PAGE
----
There are a few points that trip you up locally, especially since go 1.3 where things got even more strict. When you hit any https endpoint online the certificate is usually backed to a domain name, however when working locally often you use localhost and interchangeably, when doing mutual auth you can’t help but bump into this issue. Since TLS is designed primarily around domains you need to add IP SAN’s. Secondly x.509 certificates have an extension to define the usage of keys in terms of server or client auth, which of course go checks.

Older versions of go used to have options to disable certain checks, but those have long since gone. Its secure, or nothing!

All this boils down to it being a real nightmare to generate the right keys so you can get up and running. However now that I’ve been through that pain, the solution is quite simple.

First up you need to generate your keys with IP SAN’s, to do this get hold of this file which does a great job of making your life easier.

Generate your certificates

To generate the server cert (assuming localhost) run the program with the options:

  • Common Name: localhost
  • DNS or IP Address 1:
  • Number of days: 365 (or whatever you like)

To create the client cert there’s one thing missing. You need the extension for client certs, find the line that reads:

ExtKeyUsage:           []x509.ExtKeyUsage{x509.ExtKeyUsageServerAuth},

Change this to:

ExtKeyUsage:           []x509.ExtKeyUsage{x509.ExtKeyUsageClientAuth},

If you are being lazy you can also just permanently change it to:

ExtKeyUsage:           []x509.ExtKeyUsage{x509.ExtKeyUsageServerAuth, x509.ExtKeyUsageClientAuth},

Copy your previously generated server certs somewhere and run the program again to generate client certs.

This will give you 4 files, a cert and key for the server, the same for the client. The code to use them in mutual auth is pretty simple at this point.

I created 2 projects called secure-server and secure-client, the code looks like this:

Secure Server

Secure Client

Run it

First run the server, which will load its own cert and key, along with adding a client cert for the client application (you can add more if you need to) and then run the client, which loads its own cert and key, along with creating a new root ca pool with just that one server.

The great thing about this setup is once you have gone through the pain of creating your certificates and the code is somewhat trivial, after you have it all figured out.

Hopefully this should save people a bit of time in getting this working.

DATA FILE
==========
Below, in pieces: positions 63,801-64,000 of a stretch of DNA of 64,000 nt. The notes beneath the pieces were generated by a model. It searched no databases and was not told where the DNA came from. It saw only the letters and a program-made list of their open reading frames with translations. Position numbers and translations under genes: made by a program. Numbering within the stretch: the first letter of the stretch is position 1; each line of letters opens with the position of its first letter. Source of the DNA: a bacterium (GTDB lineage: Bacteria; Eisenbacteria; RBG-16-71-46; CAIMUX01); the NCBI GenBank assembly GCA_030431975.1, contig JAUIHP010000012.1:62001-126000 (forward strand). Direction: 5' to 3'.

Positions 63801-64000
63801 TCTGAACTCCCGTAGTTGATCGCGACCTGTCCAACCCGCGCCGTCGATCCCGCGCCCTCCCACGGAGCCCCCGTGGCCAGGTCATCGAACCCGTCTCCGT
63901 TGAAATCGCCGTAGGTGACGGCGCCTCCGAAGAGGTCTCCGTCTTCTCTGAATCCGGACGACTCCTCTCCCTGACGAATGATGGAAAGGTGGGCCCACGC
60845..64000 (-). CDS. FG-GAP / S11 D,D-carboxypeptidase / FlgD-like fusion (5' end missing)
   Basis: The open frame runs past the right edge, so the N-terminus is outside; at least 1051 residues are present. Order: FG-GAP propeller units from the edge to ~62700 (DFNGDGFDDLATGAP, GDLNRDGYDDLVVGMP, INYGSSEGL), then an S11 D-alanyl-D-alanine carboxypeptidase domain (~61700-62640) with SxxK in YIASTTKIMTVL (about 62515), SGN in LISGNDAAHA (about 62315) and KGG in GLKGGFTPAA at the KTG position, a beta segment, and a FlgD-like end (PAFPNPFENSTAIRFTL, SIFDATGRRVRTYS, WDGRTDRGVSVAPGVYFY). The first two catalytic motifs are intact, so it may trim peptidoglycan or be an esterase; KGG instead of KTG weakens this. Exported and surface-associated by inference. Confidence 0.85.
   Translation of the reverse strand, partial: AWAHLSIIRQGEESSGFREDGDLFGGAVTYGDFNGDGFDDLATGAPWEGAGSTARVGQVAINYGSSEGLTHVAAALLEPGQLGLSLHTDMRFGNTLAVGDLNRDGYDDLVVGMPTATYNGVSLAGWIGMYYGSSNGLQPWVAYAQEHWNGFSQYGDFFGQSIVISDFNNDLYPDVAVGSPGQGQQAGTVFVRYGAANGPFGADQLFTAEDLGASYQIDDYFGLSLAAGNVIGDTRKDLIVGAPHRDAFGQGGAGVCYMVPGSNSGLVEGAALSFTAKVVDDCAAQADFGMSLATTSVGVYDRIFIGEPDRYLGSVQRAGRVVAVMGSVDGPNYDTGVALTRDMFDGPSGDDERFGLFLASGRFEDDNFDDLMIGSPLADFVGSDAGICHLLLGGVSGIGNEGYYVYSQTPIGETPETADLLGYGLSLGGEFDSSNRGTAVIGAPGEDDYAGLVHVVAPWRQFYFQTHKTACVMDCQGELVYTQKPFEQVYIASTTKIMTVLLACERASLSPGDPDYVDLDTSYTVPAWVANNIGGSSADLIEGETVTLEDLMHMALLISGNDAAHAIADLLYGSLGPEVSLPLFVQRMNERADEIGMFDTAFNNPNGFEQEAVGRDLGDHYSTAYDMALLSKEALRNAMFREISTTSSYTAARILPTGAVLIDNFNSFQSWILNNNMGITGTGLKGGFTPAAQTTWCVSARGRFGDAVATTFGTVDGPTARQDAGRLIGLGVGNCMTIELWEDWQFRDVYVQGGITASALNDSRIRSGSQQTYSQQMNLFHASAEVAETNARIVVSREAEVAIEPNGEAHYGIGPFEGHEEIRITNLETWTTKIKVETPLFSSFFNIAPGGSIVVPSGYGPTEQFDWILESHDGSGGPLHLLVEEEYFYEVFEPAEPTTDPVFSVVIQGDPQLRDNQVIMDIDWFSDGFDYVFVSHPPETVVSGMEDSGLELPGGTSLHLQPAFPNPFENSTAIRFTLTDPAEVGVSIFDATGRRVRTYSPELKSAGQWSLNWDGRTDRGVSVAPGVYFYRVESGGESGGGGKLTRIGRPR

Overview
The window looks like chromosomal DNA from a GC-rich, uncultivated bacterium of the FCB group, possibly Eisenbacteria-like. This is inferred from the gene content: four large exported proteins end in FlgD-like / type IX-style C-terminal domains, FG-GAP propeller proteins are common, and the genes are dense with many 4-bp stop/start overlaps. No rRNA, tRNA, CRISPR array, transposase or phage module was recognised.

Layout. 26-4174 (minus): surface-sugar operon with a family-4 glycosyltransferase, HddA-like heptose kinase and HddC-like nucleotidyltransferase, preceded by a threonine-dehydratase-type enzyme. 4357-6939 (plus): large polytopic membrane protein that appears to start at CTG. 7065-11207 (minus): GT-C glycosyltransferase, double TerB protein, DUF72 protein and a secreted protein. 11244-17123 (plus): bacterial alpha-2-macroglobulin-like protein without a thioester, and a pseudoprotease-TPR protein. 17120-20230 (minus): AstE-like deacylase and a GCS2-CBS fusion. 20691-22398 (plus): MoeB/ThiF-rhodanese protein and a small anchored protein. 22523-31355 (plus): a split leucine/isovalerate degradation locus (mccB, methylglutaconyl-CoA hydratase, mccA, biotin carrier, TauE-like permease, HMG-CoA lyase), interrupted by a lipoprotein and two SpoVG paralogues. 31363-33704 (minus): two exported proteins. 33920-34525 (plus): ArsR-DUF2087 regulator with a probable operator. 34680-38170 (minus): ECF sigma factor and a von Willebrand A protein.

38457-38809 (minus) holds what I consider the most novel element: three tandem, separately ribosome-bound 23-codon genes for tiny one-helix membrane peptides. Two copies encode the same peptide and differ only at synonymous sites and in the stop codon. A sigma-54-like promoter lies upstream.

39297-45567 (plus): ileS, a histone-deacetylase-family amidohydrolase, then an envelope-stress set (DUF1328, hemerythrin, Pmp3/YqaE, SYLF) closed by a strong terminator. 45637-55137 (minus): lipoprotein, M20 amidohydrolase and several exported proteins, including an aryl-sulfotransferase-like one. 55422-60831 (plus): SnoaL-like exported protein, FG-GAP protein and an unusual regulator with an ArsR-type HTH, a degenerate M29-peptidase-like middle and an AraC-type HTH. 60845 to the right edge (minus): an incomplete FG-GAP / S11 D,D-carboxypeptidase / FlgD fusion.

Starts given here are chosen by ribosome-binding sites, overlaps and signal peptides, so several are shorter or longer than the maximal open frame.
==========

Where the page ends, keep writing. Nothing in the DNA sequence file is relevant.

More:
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Cross compiling go on Mac OS X

After a lot of fun with this I thought I would write a quick note on setting up your mac for cross compiling with go lang.

I make 2 assumptions here, firstly you use homebrew and secondly you are only writing pure go code (no calling c functions etc). With that in mind the complex process boils down to this:

brew install go --with-cc-all

Yep, that’s it. With that one line you get all the go compilers, if you only want common platforms you can save yourself some space and just run:

brew install go --with-cc-common

Personally I like to couple this with a makefile that allows me to generally build and test on my mac, but when I really want to I can create cross compiled binaries. I like to run a makefile that looks a bit like this:

all: install

    go build ./...

    go install ./...

    GOOS=linux GOARCH=amd64 go install
    GOOS=darwin GOARCH=amd64 go install
    GOOS=windows GOARCH=amd64 go install
    GOOS=windows GOARCH=386 go install

And that should be about it to be running a cross compiling go setup!

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Solving the Go Lang Web Crawler

I just posted my solution to the golang web crawler excersise on github but wanted to give a quick explanation of my approach.

Originally I had 2 channels, one for data to flow and one to signal processing was complete, but nesting this is a recursive function lead to quite messy code. I then watched a great presentation by Rob Pike and started to rethink my solution in terms of gophers!

I moved to a solution that was far more simple:

  • A single function would load a page, process it and extract links
    • The result of the processing would be sent to a channel as a work queue
  • A controller type function would take work and spin up a worker (go routine) to process this data
  • A simple counter would clock when work starts and ends

Thinking in terms of gophers vastly simplified my work, I then used a map to keep a track of pages I’ve visited to not go back to them. The 2 important functions are:

func getPage(url string, depth int, r chan unprocessed){
body, urls, err := fetcher.Fetch(url)
fmt.Printf("found: %s %q\n", url, body)

if err != nil {

r <- unprocessed{ depth - 1, urls }